Service With a Wag

Assistance dogs can lessen the burdens of travel for people with disabilities

By Robyn Ross

A golden-haired dog sits next to a person hodling them by a red harness

Travel poses extra challenges for people with disabilities, but service dogs can ease the burden. Since the 1910s, guide dogs have assisted people who are blind, but the first known instance of service dog training wasn’t until 1975. On a trip abroad in the ’70s, California special education teacher Bonnie Bergin witnessed donkeys helping people with disabilities. When she got home, she began training dogs to complete similar tasks. ​

Today, dogs help veterans and civilians with a variety of conditions including physical disabilities, deafness, visual impairment, autism, epilepsy, diabetes, and post-traumatic stress disorder. Most are trained by nonprofits that provide dogs—typically Labrador retrievers, golden retrievers, and mixes of the two—to clients at little to no cost, although waiting lists are often years long. A person can also train their own dog, such as through the accredited program at The Dog Alliance in Cedar Park.

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Service dogs can open doors, retrieve medication, prevent anxiety attacks, and even help visually impaired people find pieces of equipment in a gym. Most importantly, they give their handlers freedom. “These service dogs are trained to do amazing things, but the end result is deeper than just those physical tasks,” says Courtney Craig, a spokesperson for the Irving-based regional training facility of Canine Companions, the organization Bergin founded. “It gives the client independence and confidence, and they’re able to go out and do things on their own because they have a dog by their side.”

Old Dog, New Tricks

Tug open doors

Retrieve and deliver items

Turn light switches on and off

Alert deaf handlers to sounds like doorbells, smoke alarms, and ringing phones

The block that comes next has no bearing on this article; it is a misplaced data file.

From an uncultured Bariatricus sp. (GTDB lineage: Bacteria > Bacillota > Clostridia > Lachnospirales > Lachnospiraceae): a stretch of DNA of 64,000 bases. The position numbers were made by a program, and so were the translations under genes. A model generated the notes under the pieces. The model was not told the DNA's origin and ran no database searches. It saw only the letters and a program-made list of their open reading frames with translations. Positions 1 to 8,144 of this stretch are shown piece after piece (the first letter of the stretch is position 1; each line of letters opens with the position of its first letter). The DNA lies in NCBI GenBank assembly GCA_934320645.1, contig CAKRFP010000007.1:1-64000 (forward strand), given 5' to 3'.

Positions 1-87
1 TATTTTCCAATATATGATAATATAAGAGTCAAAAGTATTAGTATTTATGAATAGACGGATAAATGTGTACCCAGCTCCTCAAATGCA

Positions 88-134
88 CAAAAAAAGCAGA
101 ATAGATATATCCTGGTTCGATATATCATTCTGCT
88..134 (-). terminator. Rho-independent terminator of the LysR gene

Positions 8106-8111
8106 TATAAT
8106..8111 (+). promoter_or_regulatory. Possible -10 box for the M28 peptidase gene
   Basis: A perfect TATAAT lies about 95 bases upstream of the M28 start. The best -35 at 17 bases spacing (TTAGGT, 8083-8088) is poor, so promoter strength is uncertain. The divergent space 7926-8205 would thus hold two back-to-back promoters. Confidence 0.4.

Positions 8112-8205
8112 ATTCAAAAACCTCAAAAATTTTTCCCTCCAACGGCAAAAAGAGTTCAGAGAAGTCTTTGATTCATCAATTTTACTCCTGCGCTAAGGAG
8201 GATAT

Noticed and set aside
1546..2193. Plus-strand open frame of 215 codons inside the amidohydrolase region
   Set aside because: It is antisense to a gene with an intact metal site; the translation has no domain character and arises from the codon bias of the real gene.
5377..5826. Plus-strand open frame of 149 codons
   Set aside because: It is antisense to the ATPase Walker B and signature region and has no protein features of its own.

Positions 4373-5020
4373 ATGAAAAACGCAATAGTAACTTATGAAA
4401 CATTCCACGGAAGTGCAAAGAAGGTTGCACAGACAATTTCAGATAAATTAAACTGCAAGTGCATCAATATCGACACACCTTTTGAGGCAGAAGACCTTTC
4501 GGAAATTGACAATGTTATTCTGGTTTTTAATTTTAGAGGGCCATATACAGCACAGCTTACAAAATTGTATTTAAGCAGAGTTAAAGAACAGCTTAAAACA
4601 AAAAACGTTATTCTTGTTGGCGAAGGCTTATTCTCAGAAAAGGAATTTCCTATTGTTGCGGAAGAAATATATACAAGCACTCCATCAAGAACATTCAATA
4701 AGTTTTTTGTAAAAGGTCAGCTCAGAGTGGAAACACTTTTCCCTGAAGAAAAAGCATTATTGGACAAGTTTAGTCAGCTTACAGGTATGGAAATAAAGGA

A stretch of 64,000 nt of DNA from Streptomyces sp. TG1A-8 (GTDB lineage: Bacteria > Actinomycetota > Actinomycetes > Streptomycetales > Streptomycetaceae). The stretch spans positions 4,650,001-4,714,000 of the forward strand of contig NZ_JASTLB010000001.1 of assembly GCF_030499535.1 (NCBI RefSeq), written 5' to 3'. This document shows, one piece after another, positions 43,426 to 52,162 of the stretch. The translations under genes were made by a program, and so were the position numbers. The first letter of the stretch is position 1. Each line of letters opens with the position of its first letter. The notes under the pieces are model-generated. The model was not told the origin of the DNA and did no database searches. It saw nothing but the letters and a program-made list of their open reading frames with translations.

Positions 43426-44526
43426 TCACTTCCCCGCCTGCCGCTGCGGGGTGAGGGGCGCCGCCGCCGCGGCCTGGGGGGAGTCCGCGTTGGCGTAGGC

Help blind or visually impaired people walk in a straight line and avoid obstacles

Guide their handler to the bathroom stall, sink counter, and trash can

Wake a person with PTSD from a nightmare

San Antonio’s Guide Dogs of Texas, which trains dogs for the blind, offers facility tours every first Thursday.

On the Job

Always assume a service dog is ­working. ­Follow these tips to ­interact with them.

Ask before you pet the dog—and respect the handler’s answer if they decline.

Avoid doing anything to distract the dog, including talking to the dog, making sounds, or making extended eye contact.

Take interest in the person, not just the dog. People who use wheelchairs or are visually impaired often welcome a friendly greeting and offer to help.


Average number of years in a service dog’s career


Minimum cost for nonprofits to raise and train a service dog


Number of Assistance Dogs International-accredited training facilities in Texas

An illustration of a woman and a service animal​Know Your Animals

Service animal: a dog trained to complete tasks directly related to their handler’s disability

Emotional support animal: an animal prescribed to a specific person by a mental health provider to provide comfort through its presence, not to complete specific tasks

Therapy animal: a dog or other animal trained to provide comfort to the public in settings such as schools, ­libraries, nursing homes, and hospitals

Woman’s Best Friend

Lou Ann Williams, a retired special education teacher from San Antonio who has been visually impaired since birth, had struggled with travel for years. In 2005, she received her first service animal, Labrador retriever Bonney, through Guide Dogs of Texas. Bonney led Williams around obstacles, found ticket counters and empty seats at airports, and led her to the restroom—guide dogs can smell the difference between the men’s and women’s.

“It’s made travel wonderful when I’m by myself because you work as a team,” says Williams, who is now on her third guide dog, Keller. “I talk to the dog, and he lets me know by understanding my commands that he’s talking back to me. We can figure out new, unfamiliar places.” With her second guide dog, Atlas, Williams was able to go on a 17-day cruise, visit Spain and Germany, and hike in coastal northwestern Italy.

Her dogs have also increased her social interaction. Before she had a guide dog, Williams says, people seldom asked if she needed help. “It can be kind of stressful when you’re out on your own and you really need to ask someone a question and no one will answer,” she says. “But when I have my guide dog with me, people are interested about the dog, and they’ll come up to me and ask if I need help.”

A Black Labrador puppy licks his face.

0-8 weeks: Puppies in service programs meet other animals and humans early on and are immediately exposed to sounds—like cats ­meowing, children­ laughing, a hair dryer, a train—to get them accustomed to the world.

8 weeks: The puppy can be taken in by a volunteer puppy raiser who manages housetraining, teaches basic obedience, and socializes the dog by bringing it everywhere.

12-18 months: Advanced training begins.

2 years: The dog is matched with a handler. It normally­ takes around two years to get matched with a dog. The dog is trained in skills customized to mitigate the handler’s disability.

10-12 years: Dog retires. It sometimes remains with its handler as a pet, while the handler has the option to get a new service animal.

From the February 2022 issue

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